Today at the U.S. Embassy in London, Secretary of State John Kerry said the U.S. will immediately begin treating visa applications from same-sex couples in the same manner as those from heterosexual couples.
I’m very pleased to be able to announce that effective immediately, when same-sex spouses apply for a visa, the Department of State will consider that application in the same manner that it will consider the application of opposite-sex spouses. And here is exactly what this rule means: If you are the spouse of a U.S. citizen, your visa application will be treated equally. If you are the spouse of a non-citizen, your visa application will be treated equally. And if you are in a country that doesn’t recognize your same-sex marriage, then your visa application will still be treated equally at every single one of our 222 visa processing centers around the world.
Now, as long as a marriage has been performed in a jurisdiction that recognizes it so that it is legal, then that marriage is valid under U.S. immigration laws, and every married couple will be treated exactly the same, and that is what we believe is appropriate. Starting next year, that will include same-sex couples from England and Wales, which just this year passed laws permitting same-sex marriage that will take effect in 2014.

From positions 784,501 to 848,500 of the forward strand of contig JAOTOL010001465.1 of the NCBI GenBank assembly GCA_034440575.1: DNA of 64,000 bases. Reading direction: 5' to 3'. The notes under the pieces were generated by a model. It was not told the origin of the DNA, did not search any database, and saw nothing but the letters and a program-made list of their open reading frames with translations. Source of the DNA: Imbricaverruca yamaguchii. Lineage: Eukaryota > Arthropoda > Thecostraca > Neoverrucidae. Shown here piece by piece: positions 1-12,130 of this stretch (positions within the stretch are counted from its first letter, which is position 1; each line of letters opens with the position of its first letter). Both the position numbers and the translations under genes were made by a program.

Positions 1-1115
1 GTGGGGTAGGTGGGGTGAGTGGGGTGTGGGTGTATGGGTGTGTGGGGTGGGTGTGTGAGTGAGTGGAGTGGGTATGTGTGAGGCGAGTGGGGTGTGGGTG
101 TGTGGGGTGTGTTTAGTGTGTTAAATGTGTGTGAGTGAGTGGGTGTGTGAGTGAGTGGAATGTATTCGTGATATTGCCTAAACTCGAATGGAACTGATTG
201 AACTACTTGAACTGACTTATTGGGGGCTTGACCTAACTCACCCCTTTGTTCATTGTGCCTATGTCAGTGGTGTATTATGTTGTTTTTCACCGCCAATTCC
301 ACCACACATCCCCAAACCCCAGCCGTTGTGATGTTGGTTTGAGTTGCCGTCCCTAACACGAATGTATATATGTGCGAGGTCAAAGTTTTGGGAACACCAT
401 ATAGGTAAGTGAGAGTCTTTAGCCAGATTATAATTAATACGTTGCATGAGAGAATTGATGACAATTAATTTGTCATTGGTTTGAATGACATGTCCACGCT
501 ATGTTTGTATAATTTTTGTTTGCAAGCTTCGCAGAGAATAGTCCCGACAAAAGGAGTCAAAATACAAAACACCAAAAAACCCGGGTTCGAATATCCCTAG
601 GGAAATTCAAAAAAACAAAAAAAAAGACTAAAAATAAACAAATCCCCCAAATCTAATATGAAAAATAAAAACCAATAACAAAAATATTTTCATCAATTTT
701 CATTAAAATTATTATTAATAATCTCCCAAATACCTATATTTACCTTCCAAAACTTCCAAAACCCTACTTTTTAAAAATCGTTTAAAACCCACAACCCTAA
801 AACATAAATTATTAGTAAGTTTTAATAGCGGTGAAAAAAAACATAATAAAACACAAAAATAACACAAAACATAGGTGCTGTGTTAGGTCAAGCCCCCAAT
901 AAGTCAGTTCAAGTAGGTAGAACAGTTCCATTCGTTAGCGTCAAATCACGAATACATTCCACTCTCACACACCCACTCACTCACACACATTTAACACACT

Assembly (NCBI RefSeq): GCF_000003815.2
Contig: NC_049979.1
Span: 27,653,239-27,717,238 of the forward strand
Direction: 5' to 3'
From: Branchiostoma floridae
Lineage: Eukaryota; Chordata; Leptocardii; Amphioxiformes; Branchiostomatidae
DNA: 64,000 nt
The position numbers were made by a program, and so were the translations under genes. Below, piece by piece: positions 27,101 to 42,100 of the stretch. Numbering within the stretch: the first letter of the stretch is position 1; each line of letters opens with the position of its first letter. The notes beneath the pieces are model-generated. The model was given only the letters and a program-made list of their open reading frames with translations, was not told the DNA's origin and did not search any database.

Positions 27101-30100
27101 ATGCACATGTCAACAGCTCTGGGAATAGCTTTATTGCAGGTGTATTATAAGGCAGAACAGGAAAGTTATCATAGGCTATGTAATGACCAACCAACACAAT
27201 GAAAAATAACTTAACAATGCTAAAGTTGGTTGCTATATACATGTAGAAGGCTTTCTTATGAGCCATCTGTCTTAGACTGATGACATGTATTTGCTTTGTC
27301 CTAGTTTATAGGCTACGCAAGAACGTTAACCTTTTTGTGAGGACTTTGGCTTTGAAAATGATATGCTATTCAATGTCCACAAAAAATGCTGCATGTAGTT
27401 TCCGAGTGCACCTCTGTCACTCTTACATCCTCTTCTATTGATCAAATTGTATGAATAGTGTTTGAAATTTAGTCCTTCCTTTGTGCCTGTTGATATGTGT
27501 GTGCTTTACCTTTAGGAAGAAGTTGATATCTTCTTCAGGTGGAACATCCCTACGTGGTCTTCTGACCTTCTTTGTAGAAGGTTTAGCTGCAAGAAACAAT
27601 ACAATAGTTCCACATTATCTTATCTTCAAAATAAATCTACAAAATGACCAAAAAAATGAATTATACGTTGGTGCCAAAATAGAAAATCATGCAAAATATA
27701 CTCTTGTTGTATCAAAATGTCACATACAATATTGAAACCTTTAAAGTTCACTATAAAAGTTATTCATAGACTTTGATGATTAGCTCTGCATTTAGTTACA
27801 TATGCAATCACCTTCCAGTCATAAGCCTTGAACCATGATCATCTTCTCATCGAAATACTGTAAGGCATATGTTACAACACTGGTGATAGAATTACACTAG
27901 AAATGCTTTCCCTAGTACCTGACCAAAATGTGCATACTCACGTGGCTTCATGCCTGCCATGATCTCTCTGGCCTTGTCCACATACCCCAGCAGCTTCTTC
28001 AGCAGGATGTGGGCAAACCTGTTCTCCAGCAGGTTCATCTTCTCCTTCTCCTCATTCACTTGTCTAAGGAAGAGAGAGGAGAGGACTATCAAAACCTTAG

And as you know, more than two years ago, President Obama instructed our Department of Justice to stop enforcing DOMA. Then just a few weeks ago, the Supreme Court of the United States declared DOMA unconstitutional. Today, the State Department, which has always been at the forefront of equality in the federal government, I’m proud to say, is tearing down an unjust and an unfair barrier that for too long stood in the way of same-sex families being able to travel as a family to the United States.
I am proud to say that I voted against DOMA, one of 14 votes against it and the only person running for election that year who voted against it, and it’s one of the better votes that I’ve cast. It was the right vote then, it’s the right vote today. And I’m pleased to make this announcement today because this is one of those moments where policy and values join together. And I think those of you in the consular division, more than me or more than any of us back at the State Department on a daily basis, are going to bet you’d be the people who get to make this a reality for people.
So those of you working today in the consular section will make history when you issue some of the first visas to same-sex couples, and you will be some of the first faces to welcome them to the United States in an always – a country that obviously is always trying to tweak and improve and do better by the values around which we were founded. You share in the great responsibility of making our country live its values, and you make possible the journey of those who want to visit our country for that reason and many more.